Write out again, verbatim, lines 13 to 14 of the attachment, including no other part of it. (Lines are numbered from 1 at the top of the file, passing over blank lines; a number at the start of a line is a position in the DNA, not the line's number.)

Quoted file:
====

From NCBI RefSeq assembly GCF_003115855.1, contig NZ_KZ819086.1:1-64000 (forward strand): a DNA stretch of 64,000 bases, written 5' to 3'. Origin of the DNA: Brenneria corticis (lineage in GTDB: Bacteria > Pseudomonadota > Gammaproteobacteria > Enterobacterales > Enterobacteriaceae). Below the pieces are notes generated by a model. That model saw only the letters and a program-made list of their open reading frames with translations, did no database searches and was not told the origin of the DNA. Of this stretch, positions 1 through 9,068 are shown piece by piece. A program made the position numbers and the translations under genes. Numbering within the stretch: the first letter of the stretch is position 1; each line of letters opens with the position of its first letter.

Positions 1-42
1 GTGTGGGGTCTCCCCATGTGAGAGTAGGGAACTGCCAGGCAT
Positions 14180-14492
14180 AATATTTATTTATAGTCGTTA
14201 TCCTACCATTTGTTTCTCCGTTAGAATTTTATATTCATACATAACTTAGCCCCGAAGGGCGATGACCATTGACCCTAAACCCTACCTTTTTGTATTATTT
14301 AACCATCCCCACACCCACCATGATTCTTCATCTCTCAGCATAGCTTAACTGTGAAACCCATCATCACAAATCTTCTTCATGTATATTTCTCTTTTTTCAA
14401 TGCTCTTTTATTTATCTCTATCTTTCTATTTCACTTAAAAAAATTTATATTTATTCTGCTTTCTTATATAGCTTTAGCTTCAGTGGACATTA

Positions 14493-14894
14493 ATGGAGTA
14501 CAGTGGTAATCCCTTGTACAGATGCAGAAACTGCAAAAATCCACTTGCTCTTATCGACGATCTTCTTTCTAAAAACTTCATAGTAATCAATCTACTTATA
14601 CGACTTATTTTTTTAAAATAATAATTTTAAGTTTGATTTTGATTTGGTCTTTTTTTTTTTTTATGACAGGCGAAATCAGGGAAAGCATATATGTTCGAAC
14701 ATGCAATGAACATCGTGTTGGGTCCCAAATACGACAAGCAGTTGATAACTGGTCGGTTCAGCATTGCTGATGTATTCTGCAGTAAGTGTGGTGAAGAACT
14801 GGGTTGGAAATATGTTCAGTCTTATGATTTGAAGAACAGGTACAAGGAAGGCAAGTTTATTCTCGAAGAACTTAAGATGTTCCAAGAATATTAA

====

14701 ATGCAATGAACATCGTGTTGGGTCCCAAATACGACAAGCAGTTGATAACTGGTCGGTTCAGCATTGCTGATGTATTCTGCAGTAAGTGTGGTGAAGAACT
14801 GGGTTGGAAATATGTTCAGTCTTATGATTTGAAGAACAGGTACAAGGAAGGCAAGTTTATTCTCGAAGAACTTAAGATGTTCCAAGAATATTAA